Getting Ready for the Big Dig at Crenshaw/LAX Transit Project

What’s as long as ten school buses placed end to end, as tall as four people standing on each other’s shoulders, and powerful enough to drill a hole the length of 30 football fields?

It’s the tunnel-boring machine that, starting this fall, will excavate the two-mile-long underground section of the $2-billion Crenshaw/LAX Transit Project.

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The Los Angeles County Metropolitan Transportation Authority has all sorts of fun facts about the TBM, but nothing to distinguish it – not even a name. That’s about to change.

This week, Metro is launching a contest for students to name the TBM, and embellish it. Preschool through elementary school students are invited to create an art illustration that will be printed on the TBM, while middle school and high school students will compete in an essay/video contest to name the TBM, and make history in the process.

Like ships, TBMs are named before being put to work for the first time, to bring good luck. Traditionally, a female name is chosen because the patron saint for underground workers is Saint Barbara.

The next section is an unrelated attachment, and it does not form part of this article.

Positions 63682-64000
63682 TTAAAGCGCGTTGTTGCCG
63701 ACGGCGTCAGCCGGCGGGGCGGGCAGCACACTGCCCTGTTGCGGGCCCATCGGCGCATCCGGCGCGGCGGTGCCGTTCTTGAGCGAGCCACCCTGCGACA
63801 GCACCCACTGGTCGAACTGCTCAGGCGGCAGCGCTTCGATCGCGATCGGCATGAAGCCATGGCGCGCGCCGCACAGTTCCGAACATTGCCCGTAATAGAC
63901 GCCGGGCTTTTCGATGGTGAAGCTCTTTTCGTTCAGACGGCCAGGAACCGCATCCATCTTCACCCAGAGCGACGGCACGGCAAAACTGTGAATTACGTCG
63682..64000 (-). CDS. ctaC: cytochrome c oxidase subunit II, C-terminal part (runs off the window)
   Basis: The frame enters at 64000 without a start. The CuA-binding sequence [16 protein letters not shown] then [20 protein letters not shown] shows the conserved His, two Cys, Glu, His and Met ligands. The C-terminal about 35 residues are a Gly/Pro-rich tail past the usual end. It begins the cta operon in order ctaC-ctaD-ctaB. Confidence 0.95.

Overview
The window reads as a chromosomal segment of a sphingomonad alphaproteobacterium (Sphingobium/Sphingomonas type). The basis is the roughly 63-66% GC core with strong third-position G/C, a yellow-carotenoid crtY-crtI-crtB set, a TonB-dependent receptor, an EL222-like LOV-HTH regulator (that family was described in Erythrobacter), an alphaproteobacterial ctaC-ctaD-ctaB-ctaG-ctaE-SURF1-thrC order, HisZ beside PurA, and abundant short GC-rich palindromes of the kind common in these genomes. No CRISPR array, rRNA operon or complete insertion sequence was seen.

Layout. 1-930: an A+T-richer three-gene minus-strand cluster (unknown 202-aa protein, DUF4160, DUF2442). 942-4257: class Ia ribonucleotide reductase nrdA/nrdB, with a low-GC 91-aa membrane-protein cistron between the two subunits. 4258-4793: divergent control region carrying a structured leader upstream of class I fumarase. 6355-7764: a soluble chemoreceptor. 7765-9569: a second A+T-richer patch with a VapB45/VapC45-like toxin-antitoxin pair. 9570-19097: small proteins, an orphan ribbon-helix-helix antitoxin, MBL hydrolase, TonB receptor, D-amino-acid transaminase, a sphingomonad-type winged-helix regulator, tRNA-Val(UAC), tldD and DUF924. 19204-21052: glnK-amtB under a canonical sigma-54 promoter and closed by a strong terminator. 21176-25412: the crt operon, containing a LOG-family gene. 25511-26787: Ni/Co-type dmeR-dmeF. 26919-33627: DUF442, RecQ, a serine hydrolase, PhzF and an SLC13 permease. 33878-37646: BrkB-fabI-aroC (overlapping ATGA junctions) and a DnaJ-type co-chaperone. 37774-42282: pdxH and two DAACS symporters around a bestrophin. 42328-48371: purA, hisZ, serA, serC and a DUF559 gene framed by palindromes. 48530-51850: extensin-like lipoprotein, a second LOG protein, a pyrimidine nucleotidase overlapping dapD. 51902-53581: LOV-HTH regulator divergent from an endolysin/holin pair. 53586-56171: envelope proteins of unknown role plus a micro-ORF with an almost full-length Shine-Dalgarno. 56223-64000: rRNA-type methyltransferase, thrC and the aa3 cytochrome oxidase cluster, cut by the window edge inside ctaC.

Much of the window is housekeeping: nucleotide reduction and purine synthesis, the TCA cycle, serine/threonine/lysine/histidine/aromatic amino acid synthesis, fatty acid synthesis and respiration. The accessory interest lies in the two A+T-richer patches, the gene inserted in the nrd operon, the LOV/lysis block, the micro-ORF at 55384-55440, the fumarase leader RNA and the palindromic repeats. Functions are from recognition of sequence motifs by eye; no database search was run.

With a front end like a massive cheese grater, and operated by a crew of 15, the TBM will drill through the earth about 80 feet below Crenshaw Boulevard. It will take about a year to dig a two-mile long path for trains to run from the Crenshaw/Expo station, past the Crenshaw/MLK station, and finally to the Crenshaw/Vernon station. The rail line ascends to street level beyond that point.

Screen Shot 2015-06-24 at 2.46.23 PMEntries for the naming contest and art contest will be accepted until September 1. Contestants are encouraged to be clever, creative, original, and emphasize the significance of the rail line to the community. Winners will be selected shortly before the TBM is lowered into the ground.

Slated for completion in 2019, the 8.5-mile Crenshaw/LAX Transit Project would be the first to serve the Crenshaw District and Inglewood since streetcars were decommissioned in the 1950’s.

Funded through Measure R, a half-cent sales tax approved by voters, it is projected to have a daily ridership of 13,000 to 16,000. It will have eight stations, the northernmost connecting to the Expo Line, and southernmost to the Green Line, not far from Los Angeles International Airport.

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CREDIT: Walsh/Shea Corridor Constructors, contractor for the Crenshaw/LAX Transit Project